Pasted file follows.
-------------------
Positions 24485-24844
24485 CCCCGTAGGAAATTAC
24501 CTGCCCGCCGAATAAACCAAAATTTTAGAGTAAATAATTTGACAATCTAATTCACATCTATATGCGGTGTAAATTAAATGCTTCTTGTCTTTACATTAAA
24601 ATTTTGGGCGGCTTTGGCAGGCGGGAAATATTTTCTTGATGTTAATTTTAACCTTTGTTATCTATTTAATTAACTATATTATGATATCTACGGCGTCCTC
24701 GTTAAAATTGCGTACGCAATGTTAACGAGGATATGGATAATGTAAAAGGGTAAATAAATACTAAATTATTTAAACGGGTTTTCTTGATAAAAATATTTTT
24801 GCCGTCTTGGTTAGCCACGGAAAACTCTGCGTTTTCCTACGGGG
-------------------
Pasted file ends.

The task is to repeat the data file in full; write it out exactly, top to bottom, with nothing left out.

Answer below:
Positions 24485-24844
24485 CCCCGTAGGAAATTAC
24501 CTGCCCGCCGAATAAACCAAAATTTTAGAGTAAATAATTTGACAATCTAATTCACATCTATATGCGGTGTAAATTAAATGCTTCTTGTCTTTACATTAAA
24601 ATTTTGGGCGGCTTTGGCAGGCGGGAAATATTTTCTTGATGTTAATTTTAACCTTTGTTATCTATTTAATTAACTATATTATGATATCTACGGCGTCCTC
24701 GTTAAAATTGCGTACGCAATGTTAACGAGGATATGGATAATGTAAAAGGGTAAATAAATACTAAATTATTTAAACGGGTTTTCTTGATAAAAATATTTTT
24801 GCCGTCTTGGTTAGCCACGGAAAACTCTGCGTTTTCCTACGGGG